- The weight of electronic devices collected for recycling in Washington dropped for the third year in a row, reaching a record low since the state's Department of Ecology began the program in 2009, as reported by E-Scrap News.
- Nearly 36.86 million pounds of devices were collected by the state in 2016, down from a peak of 45.2 million pounds in 2013. In turn, per capita collections dropped from 6.03 pounds to 5.13 pounds.
- Televisions made up an increasingly largers share of the devices collected, accounting for 83.1% of the weight in 2016. Monitors comprised 9.5% of the weight and computers comprised the remaining 7.4%.
The state's E-Cycle Washington program saw a steady increase in material — televisions, computers, monitors, tablets, portable DVD players and e-readers — up until 2013. Since then, changing technology and lighter devices have likely played a role in the decreasing weight. Many consumers may have also brought in all of their older devices that had been sitting around the house by now.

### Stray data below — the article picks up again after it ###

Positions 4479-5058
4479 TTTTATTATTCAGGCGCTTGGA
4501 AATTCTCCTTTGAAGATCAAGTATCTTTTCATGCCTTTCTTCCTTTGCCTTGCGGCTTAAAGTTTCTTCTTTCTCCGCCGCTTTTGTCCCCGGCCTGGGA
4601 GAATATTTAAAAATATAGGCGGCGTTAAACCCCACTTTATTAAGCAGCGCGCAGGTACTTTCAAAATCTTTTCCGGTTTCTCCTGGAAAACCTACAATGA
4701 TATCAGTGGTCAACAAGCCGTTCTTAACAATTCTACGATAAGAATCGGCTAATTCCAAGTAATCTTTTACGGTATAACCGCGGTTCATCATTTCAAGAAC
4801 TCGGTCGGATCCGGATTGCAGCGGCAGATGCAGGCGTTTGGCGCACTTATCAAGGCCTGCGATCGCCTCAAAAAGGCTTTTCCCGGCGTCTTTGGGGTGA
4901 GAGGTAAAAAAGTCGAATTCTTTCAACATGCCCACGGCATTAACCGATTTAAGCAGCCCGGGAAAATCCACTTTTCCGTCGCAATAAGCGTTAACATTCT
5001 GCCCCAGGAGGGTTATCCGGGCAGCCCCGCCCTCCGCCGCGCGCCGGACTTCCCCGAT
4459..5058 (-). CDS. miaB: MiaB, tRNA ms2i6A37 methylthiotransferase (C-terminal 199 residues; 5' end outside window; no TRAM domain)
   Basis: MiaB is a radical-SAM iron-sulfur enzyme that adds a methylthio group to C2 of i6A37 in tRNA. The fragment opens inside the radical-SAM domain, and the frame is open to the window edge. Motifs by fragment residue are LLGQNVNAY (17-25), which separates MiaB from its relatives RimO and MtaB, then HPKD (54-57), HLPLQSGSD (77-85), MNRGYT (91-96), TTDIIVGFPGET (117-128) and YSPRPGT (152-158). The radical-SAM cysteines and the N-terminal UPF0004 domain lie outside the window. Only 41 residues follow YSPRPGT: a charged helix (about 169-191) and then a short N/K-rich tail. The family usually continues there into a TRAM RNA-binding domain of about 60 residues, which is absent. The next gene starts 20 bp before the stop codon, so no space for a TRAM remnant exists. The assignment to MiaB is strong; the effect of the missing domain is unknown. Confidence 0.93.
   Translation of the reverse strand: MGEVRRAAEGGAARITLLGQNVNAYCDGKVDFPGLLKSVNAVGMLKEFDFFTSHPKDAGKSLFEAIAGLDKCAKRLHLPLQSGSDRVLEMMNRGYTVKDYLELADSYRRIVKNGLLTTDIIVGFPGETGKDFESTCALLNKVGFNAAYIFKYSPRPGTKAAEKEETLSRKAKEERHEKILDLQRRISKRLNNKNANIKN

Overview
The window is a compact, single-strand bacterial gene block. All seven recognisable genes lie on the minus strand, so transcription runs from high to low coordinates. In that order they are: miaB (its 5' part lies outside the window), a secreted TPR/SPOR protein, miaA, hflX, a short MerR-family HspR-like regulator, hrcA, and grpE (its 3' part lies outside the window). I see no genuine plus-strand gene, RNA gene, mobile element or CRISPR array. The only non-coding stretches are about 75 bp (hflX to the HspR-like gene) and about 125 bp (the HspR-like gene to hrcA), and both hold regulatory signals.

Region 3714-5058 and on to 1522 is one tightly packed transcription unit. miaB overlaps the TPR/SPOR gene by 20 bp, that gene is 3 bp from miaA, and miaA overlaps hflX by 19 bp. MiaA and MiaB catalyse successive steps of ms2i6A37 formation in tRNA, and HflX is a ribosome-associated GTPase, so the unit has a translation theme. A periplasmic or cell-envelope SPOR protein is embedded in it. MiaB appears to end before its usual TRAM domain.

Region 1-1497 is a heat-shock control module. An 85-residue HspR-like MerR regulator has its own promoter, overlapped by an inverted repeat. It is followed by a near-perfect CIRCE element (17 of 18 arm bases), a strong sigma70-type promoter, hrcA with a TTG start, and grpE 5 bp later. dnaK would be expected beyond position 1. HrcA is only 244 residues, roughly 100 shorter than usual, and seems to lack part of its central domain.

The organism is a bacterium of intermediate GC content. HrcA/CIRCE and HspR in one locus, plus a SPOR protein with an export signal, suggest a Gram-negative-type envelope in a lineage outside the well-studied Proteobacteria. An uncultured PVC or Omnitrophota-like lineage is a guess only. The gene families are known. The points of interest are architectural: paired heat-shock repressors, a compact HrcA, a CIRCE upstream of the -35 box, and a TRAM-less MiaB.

This trend has included a decline in CRT screens, which has also been seen in states such as California and Wisconsin. The supply of CRT units in other states has remained more steady but the costs of dealing with them have been universally difficult. Multiple states are still stuck with stockpiled material left over from companies that closed for financial reasons.
Last year, Washington's Department of Ecology took the strong step of fining Seattle-based company Total Reclaim for illegal disposal of televisions containing mercury because state law requires recyclers to ensure devices are properly processed. Because of their location the state's electronics recyclers can more easily export devices to Asian markets. Though their movements will likely be under more scrutiny now by groups such as the Basel Action Network, which tracked the Total Reclaim shipment, to ensure that devices are going to regulated facilities.